Uncle Roy

When I think of Uncle Roy, two things spring immediately to mind - a relaxed smile, and a certain predilection for bad puns.

For most of my life we’ve lived quite a distance apart, so we didn’t meet often, but from childhood onwards I was always pleased when I knew that I was going to see him.

No doubt he had his off days - Deane men have something of a capacity for melancholy, and I expect that Roy was no different - but past the puns, the impression that came through to me was of someone who was interested in the world, and someone who cared - for his family, his friends, and the general state of the planet.

There was one other thing about Roy that made a big impact on me - his love of music. When I say impact, I mean it literally - as he inadvertently had a major influence on my musical taste (and some people might say therefore that he had a lot to answer for).

When my grandparents went to stay in Australia, we inherited their cassette player (stereo - woohoo!!) and Roy started sending Dad tapes that he’d copied. Exactly what came from Roy is a bit blurry now in my mind, but there are some that I remember for sure. Obscured by Clouds, by Pink Floyd and Songs From The Wood, by Jethro Tull, found their way onto our tape player from him, and into my head and heart forever. I’m fairly sure that he introduced me to Talking Heads, Crosby Stills & Nash, Wishbone Ash, Hugh Masekela, Tom Waits, and The Orb, to name but a few. His tastes were eclectic, and I’ve no doubt that they opened my eyes (and ears), which is something for which I’ll forever be grateful.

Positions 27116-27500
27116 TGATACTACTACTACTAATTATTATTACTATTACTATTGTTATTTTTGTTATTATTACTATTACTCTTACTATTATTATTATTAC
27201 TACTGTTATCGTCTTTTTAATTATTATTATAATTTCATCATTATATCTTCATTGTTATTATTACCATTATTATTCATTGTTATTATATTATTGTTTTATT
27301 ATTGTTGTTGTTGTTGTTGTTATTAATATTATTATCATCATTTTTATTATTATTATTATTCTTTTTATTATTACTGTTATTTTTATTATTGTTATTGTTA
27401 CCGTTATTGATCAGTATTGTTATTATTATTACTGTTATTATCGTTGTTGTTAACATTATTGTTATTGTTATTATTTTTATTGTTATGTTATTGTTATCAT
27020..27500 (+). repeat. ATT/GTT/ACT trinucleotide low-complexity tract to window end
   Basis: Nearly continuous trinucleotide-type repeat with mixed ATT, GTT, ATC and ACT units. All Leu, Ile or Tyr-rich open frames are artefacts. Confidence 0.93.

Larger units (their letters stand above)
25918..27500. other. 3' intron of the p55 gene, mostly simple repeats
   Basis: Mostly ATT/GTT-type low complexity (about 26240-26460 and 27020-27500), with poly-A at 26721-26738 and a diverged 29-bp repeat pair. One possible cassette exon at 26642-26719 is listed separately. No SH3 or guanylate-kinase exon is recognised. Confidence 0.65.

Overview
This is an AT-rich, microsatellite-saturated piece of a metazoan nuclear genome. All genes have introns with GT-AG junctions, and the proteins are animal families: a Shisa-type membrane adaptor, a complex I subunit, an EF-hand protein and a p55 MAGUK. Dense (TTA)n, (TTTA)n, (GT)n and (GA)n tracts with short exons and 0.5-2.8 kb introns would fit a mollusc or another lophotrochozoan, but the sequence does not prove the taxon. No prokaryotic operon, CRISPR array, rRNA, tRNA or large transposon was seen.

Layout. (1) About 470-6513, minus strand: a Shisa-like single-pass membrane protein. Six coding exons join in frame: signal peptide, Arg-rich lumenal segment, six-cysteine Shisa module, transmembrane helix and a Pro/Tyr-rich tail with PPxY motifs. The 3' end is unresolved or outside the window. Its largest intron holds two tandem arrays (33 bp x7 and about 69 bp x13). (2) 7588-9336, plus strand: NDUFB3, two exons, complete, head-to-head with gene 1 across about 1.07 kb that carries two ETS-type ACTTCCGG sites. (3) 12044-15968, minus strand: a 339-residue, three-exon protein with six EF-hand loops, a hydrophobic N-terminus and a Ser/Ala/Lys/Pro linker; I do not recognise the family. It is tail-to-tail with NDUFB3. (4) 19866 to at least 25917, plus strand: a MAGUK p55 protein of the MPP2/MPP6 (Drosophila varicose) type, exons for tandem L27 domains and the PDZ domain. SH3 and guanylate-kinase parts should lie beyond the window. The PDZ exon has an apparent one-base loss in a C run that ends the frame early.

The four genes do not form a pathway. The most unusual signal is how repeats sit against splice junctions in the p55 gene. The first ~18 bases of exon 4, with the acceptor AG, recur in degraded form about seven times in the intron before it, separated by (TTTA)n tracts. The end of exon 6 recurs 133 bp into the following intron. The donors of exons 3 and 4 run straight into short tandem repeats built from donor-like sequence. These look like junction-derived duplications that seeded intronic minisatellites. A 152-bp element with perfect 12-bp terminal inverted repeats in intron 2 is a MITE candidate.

I’m an atheist, so I don’t believe in an afterlife, but I do believe that people live on in a way, in our memories. Roy liked a beer (another thing that we shared, though I didn’t have nearly enough chances to share one with him). So each time I sit back with a beer, or crank up some Jethro Tull (both regular occurrences), I’ll be thinking of him.